Stalwart fans were quick to flag up the possibility of a printer’s error. Other supporters suggested it was probably the incompetent official putting up the wrong number. After all, this was Shotts we were talking about and there is no way John K. would play the wrong set. One competitor decided to seize the opportunity and enquire through the official route as to this anomaly and headed straight to the SPBA tent for clarification. It shows that the competitive spirit was alive and kicking in those days just as it is today. The SPBA representatives were obliged to listen to the informant and assess the situation in the ‘spirit of fairness’ as they say.

The buzz travelled around the park as fast as sugar off a shovel. The news set the competitors into different camps. Some thought it was downright cheating if it was true. Others thought, “So what, they played great anyway,” and it wouldn’t matter. The cruel ones laughed at the potential outcome. It was the ‘talk of the steamie*’. The SPBA on the other hand kept tight lipped about the whole thing and never cracked a light about any outcome adding to the mystery and intrigue.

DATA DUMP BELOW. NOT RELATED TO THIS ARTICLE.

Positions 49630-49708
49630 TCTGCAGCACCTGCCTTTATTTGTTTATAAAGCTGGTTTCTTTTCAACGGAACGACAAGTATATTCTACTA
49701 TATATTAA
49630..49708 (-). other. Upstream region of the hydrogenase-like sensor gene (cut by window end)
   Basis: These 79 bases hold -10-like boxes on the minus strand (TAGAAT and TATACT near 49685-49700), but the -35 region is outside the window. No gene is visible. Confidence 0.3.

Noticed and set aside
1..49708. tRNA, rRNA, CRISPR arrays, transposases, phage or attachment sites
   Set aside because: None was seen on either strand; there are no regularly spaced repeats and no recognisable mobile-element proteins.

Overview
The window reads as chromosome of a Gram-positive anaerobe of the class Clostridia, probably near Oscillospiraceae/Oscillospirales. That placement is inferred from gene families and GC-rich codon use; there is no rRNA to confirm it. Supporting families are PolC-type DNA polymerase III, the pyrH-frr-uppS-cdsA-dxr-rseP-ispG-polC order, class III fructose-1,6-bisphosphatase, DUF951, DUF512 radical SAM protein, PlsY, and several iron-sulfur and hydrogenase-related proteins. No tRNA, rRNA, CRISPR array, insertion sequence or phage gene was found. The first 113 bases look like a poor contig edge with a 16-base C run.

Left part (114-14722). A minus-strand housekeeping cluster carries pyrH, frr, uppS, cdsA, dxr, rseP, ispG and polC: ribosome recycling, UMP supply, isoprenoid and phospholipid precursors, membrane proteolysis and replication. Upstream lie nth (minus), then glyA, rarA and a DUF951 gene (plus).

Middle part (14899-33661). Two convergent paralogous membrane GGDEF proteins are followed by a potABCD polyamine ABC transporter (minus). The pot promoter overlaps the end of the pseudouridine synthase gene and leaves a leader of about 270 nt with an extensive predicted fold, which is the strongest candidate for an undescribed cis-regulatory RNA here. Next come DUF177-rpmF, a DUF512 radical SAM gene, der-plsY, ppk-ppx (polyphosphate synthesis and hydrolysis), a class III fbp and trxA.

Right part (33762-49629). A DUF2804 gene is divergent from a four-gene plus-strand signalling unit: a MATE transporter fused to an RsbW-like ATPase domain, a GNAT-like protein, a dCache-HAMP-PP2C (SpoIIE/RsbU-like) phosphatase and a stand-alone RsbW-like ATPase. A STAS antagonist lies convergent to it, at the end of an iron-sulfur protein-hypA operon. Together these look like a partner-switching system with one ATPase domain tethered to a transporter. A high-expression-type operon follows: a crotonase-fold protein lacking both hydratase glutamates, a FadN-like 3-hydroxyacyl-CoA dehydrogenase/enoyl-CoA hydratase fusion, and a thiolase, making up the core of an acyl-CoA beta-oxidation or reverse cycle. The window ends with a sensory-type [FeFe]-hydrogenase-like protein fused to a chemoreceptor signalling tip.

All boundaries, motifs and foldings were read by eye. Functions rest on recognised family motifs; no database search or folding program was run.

An interesting fact was that this was J. K.’s first world championship as Pipe Major and a win would have made history in itself as a first of firsts for any Pipe Major in Grade 1. The judges on the day were Drum Major Forbes from Rosyth, H. MacLean from Glasgow and James Gray from Falkirk. They would simply pick the best performance — but the SPBA would decide if any band was in breach with the rules.

The last laugh … Shotts under J. K. McAllister went on to win the Worlds trophy on four occasions.

At massed bands everyone waited with great anticipation. It was the talk of the day that Shotts had played well enough to possibly win the championship but what about the tunes? Whatever the outcome it was going to be controversial for sure.

Silence broke out across the park as it came time for the Grade 1 results to be announced. The sound system cracked into life as the announcer said, “Grade 1 World Champions 1955 … but disqualified … Shotts and Dykehead Caledonia.”

Stunned faces and expressions were everywhere. The likes of this had never been heard of, far less announced officially from centre stage. Can you imagine hearing the news live in front of all your peers that you have won the title but have been disqualified? It’s a bit like the British television quiz show from the 1980s, Bullseye, where they’d sat to the losers, “Let’s have a look at what you would have won.”